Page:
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The view above is looking west from the road towards Hazel Head Farm

I was intrigued by the contours visible in the field in the centre of the photograph on the slopes east below Hazel Head Farm
- there are definite signs of some kind of earthworks.
Possibly a medieval village or could a small Roman camp have been situated here - maybe even the road builders themselves?
It's more or less on the route of the 'Roman Road' - anyone know?

 

 

The photograph above is looking north along Hunt House Road as it leads back towards Goathland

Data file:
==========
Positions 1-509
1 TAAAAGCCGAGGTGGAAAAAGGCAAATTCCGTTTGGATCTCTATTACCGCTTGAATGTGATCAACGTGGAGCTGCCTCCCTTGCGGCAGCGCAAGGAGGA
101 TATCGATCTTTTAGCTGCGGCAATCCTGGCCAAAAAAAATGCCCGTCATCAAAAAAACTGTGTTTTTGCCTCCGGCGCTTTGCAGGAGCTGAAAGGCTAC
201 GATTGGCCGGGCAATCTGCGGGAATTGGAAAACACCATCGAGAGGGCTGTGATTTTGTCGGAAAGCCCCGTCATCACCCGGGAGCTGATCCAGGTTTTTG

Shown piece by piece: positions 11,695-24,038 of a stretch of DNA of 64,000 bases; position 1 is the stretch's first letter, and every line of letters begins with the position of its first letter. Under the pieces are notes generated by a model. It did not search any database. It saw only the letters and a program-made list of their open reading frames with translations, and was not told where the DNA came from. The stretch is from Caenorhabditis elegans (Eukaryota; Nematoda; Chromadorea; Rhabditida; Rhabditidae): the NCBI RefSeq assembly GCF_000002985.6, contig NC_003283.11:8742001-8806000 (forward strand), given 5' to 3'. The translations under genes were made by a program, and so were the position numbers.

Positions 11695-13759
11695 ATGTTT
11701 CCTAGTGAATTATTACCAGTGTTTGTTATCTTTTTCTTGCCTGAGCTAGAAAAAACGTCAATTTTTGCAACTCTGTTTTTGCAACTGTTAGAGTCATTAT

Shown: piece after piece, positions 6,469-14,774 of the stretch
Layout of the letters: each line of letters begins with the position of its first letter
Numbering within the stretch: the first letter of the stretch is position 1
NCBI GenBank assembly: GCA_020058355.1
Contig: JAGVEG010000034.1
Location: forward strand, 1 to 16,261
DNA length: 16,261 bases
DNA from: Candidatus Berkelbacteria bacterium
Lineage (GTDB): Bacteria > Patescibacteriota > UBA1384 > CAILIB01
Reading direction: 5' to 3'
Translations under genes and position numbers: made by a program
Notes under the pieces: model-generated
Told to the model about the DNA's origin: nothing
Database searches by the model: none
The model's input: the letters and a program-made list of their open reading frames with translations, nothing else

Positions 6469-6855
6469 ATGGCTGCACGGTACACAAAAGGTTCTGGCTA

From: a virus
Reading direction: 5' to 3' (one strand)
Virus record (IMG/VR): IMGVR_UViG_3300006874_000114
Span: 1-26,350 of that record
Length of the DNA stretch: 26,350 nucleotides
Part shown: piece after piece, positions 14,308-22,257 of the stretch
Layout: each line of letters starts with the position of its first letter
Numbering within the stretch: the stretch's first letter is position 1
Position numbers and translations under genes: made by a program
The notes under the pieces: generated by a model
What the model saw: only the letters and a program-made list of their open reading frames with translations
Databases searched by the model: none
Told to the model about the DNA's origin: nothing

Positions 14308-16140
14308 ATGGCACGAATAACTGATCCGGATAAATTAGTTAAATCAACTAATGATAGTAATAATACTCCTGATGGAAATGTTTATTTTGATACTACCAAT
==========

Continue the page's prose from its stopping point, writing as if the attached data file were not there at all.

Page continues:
- regular viewers of 'Heartbeat' may well recognise this stretch of road as it is used in much of the filming of the series.

Carry on for about another couple of hundred yards or so in the opposite direction to the photograph,
passing some parking spaces at the side of the road, then turn right and downhill at a bridleway sign (GR 815 989)

 

This is the view from the bridleway looking west towards Wheeldale Moor.

At the bottom go across a wooden footbridge but ignore a second bridge to the right
- instead go over a stile and follow the left-hand track of a series leading uphill onto the moor . . .

 

. . . before arriving at a gate leading into a field - go through the gate and follow the wall on the left until reaching another gate (above)
- this leads out onto Wheeldale Moor and the first sight of the remains of the 'Roman Road'
(just to the left of the gatepost is an information board about the road)